Wearing a mouth appliance designed to move the lower jaw forward can be an effective way to reduce snoring and improve sleep apnea symptoms, according to a May 2007 study in Otolaryngology – Head and Neck Surgery.
The study found that patients who used the two-piece device, known as the Thornton Adjustable Positioner II (TAP II), experienced decreases in snores per hour and snoring loudness, along with a decrease in the percentage of palatal snoring events. There was also a decrease, according to the study’s authors, in oxygen desaturation events (where oxygen levels are decreased by four percent or more from normal levels).
Based on these findings, the authors recommend further studies on the mechanisms of oral appliances, as well as the dynamic relationships within the pharyngeal airway in patients with obstructive sleep apnea and snoring problems.
Forty-five percent of normal adults snore at least occasionally, and 25 percent are habitual snorers. Problem snoring is more frequent in males and overweight people, and usually grows worse with age. More than 300 devices are registered in the U.S. Patent and Trademark Office (USPTO) as cures for snoring.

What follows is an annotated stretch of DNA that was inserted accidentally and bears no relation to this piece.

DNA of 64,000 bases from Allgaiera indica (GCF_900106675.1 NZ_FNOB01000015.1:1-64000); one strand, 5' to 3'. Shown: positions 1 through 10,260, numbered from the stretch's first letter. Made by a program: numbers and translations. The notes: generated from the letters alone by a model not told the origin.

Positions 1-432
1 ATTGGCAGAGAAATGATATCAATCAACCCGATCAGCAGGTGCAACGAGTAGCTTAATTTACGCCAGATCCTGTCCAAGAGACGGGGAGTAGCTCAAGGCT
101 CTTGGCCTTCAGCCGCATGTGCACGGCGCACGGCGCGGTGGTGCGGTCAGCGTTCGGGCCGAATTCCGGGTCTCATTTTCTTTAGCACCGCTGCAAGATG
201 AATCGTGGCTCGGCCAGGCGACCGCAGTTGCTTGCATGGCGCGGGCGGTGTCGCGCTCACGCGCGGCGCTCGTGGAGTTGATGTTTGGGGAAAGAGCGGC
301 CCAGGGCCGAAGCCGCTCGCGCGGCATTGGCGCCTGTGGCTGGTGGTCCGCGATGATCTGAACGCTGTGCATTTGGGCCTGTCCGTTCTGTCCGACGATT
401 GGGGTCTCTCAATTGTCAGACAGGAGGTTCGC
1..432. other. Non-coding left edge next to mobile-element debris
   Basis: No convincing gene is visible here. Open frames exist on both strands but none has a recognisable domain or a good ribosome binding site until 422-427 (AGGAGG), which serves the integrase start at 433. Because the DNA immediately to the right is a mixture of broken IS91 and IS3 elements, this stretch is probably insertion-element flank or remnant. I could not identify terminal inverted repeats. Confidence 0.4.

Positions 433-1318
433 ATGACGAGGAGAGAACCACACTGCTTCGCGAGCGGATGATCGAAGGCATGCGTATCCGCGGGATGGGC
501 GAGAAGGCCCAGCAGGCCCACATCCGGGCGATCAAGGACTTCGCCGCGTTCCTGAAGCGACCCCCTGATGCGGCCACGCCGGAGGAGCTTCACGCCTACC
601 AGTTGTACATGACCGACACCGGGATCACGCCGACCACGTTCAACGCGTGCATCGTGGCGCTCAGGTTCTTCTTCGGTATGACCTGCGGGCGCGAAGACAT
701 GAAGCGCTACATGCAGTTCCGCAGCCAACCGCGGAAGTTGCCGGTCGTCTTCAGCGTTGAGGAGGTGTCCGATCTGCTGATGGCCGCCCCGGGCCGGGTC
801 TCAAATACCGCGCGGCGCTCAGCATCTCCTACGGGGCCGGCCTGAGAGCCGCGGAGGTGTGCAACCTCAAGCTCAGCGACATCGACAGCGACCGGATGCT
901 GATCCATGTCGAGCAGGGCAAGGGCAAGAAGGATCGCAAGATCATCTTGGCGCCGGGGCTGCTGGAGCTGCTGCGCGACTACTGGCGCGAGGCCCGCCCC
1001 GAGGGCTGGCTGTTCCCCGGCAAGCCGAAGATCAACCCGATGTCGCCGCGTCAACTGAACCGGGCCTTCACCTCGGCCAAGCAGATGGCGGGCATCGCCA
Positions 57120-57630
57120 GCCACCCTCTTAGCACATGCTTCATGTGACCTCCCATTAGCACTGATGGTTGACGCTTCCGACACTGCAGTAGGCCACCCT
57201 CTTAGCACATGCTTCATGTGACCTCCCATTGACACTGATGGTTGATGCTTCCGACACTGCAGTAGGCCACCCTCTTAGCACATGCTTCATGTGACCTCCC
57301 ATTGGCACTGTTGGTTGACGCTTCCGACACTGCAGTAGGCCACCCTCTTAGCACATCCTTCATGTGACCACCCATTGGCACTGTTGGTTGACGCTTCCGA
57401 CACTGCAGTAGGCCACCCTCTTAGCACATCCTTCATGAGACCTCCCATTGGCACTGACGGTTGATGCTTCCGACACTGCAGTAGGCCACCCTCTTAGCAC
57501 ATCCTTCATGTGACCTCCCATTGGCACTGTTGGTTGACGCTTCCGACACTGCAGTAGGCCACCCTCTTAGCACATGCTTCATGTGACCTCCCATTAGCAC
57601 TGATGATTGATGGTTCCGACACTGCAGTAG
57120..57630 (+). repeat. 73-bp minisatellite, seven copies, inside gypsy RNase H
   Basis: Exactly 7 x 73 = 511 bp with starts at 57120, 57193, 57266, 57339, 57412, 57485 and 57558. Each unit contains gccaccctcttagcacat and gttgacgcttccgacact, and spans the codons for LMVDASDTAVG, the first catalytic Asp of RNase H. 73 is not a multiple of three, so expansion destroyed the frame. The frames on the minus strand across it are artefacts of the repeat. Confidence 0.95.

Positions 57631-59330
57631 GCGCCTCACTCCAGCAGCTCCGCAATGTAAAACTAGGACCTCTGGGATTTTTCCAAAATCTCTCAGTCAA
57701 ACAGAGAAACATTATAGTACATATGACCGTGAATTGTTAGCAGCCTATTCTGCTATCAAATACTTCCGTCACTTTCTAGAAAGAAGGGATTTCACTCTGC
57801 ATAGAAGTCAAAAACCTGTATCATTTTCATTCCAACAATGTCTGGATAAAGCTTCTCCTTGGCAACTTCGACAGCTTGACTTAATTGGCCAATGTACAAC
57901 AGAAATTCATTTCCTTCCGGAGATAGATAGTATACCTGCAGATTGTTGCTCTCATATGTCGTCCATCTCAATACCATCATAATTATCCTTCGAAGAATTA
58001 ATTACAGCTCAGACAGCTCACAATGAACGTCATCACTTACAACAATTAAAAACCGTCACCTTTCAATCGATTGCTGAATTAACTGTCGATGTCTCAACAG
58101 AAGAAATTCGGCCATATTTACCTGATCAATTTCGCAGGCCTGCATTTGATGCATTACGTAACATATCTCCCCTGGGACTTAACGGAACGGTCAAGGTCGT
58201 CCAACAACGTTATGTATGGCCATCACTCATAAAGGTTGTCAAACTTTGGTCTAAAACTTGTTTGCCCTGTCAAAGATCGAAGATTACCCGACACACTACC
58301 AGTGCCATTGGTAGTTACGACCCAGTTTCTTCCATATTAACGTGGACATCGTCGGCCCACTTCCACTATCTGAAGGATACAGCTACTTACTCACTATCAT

Otolaryngology – Head and Neck Surgery is the official scientific journal of the American Academy of Otolaryngology – Head and Neck Surgery (AAO-HNS). The study’s authors are Stephanie Stouder, DDS; Loren Jones, MD; Scott Brietzke, MD, MPH; and Eric A. Mair, MD, FAAP. They are associated with the U.S. Air Force’s Wilford Hall Medical Center in San Antonio, TX.
The above post is reprinted from materials provided by American Academy of Otolaryngology Head and Neck Surgery. Note: Materials may be edited for content and length.
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